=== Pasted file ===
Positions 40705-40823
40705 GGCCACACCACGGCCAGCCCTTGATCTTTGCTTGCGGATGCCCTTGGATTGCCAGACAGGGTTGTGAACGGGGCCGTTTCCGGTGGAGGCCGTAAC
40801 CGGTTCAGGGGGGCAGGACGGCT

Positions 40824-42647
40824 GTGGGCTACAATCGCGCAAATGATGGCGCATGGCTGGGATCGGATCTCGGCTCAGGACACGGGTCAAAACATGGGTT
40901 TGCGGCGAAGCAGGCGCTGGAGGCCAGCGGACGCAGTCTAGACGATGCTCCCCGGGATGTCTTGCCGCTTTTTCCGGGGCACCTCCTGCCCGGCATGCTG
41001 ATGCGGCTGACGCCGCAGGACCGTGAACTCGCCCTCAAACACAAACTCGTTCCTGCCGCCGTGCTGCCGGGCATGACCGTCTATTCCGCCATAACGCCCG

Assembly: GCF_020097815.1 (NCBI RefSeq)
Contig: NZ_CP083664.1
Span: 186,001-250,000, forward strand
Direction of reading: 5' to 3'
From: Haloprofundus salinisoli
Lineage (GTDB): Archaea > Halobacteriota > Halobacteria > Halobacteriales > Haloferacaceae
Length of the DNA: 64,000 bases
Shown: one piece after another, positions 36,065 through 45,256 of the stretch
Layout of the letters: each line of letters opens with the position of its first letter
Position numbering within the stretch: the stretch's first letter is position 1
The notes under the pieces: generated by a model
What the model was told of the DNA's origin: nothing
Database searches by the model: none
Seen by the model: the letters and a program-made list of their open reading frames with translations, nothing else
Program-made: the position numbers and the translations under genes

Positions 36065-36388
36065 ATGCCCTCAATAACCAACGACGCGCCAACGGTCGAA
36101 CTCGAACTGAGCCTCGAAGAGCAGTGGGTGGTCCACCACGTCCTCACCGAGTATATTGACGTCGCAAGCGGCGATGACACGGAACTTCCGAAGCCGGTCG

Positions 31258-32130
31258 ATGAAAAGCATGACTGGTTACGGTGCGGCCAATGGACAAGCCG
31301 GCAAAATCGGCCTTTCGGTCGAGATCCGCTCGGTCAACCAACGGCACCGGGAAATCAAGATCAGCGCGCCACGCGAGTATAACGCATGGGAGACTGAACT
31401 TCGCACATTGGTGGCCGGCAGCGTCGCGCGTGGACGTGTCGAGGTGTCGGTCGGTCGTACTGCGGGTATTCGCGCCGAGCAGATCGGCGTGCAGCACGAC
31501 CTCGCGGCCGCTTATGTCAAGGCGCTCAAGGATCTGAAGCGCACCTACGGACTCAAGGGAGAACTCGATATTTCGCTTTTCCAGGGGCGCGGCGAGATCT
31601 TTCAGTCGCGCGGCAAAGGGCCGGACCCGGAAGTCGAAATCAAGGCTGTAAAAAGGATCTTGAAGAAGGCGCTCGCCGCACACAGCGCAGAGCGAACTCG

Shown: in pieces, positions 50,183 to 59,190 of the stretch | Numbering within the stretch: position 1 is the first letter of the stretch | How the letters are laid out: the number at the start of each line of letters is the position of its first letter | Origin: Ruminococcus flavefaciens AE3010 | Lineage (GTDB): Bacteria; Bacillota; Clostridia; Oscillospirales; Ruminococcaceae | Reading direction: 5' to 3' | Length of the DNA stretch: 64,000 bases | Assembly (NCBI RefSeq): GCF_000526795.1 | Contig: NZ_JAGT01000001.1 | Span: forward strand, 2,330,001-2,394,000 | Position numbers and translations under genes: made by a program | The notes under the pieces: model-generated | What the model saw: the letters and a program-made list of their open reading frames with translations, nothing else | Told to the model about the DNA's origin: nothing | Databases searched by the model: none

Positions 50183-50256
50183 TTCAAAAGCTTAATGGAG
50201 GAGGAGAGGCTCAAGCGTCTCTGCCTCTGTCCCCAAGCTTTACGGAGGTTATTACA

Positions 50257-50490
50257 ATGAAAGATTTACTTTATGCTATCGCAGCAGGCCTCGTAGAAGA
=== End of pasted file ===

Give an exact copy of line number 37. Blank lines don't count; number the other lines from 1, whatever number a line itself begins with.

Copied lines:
50257 ATGAAAGATTTACTTTATGCTATCGCAGCAGGCCTCGTAGAAGA